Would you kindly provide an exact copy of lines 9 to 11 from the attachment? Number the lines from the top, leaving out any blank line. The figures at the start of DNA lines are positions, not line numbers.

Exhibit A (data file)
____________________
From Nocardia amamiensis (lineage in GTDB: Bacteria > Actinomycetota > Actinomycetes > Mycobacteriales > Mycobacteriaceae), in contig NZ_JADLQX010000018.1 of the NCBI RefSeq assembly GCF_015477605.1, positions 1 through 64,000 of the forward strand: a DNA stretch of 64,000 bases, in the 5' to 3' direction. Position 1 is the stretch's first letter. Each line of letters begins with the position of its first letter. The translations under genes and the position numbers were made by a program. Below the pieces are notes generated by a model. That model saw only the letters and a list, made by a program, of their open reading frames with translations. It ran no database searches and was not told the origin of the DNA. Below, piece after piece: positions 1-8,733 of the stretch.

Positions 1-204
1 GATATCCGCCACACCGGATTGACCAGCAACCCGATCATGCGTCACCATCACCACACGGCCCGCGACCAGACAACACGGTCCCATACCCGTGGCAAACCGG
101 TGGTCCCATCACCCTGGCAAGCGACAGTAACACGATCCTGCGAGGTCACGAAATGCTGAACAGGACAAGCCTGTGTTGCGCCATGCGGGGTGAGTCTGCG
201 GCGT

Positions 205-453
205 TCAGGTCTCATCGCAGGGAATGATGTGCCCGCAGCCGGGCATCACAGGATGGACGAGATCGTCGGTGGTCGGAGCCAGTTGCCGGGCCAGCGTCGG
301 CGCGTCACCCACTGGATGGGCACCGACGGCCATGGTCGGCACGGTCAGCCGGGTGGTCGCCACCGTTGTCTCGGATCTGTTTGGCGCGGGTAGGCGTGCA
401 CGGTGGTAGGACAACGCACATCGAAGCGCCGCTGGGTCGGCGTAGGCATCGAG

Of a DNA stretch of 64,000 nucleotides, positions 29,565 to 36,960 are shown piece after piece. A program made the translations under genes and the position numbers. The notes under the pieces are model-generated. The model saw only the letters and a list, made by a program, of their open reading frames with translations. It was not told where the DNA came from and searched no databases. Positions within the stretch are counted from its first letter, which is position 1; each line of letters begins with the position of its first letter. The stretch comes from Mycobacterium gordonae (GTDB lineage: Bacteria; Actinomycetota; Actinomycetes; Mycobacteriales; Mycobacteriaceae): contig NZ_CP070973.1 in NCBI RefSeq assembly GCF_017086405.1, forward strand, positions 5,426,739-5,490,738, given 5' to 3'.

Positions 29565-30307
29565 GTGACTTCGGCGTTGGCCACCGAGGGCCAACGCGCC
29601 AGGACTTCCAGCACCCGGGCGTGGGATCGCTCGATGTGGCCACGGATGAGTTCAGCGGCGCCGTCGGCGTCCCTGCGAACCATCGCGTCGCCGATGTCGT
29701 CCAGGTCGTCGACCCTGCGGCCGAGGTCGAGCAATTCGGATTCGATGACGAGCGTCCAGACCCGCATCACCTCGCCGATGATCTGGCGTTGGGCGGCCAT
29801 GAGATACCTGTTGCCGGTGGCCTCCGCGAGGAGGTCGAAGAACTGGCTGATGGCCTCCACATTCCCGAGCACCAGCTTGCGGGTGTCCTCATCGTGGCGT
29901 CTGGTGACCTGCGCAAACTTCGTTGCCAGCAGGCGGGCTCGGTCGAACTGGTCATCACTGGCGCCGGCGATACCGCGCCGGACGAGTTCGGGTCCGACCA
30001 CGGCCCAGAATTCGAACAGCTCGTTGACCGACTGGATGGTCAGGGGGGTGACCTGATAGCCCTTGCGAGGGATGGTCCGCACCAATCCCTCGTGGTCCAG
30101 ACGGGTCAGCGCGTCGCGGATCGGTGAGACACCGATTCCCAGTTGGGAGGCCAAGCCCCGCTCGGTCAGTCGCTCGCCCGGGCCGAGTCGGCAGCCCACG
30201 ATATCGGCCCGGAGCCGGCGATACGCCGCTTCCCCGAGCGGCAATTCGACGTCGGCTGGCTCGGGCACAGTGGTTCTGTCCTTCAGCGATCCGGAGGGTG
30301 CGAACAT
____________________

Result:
401 CGGTGGTAGGACAACGCACATCGAAGCGCCGCTGGGTCGGCGTAGGCATCGAG

Of a DNA stretch of 64,000 nucleotides, positions 29,565 to 36,960 are shown piece after piece. A program made the translations under genes and the position numbers. The notes under the pieces are model-generated. The model saw only the letters and a list, made by a program, of their open reading frames with translations. It was not told where the DNA came from and searched no databases. Positions within the stretch are counted from its first letter, which is position 1; each line of letters begins with the position of its first letter. The stretch comes from Mycobacterium gordonae (GTDB lineage: Bacteria; Actinomycetota; Actinomycetes; Mycobacteriales; Mycobacteriaceae): contig NZ_CP070973.1 in NCBI RefSeq assembly GCF_017086405.1, forward strand, positions 5,426,739-5,490,738, given 5' to 3'.

Positions 29565-30307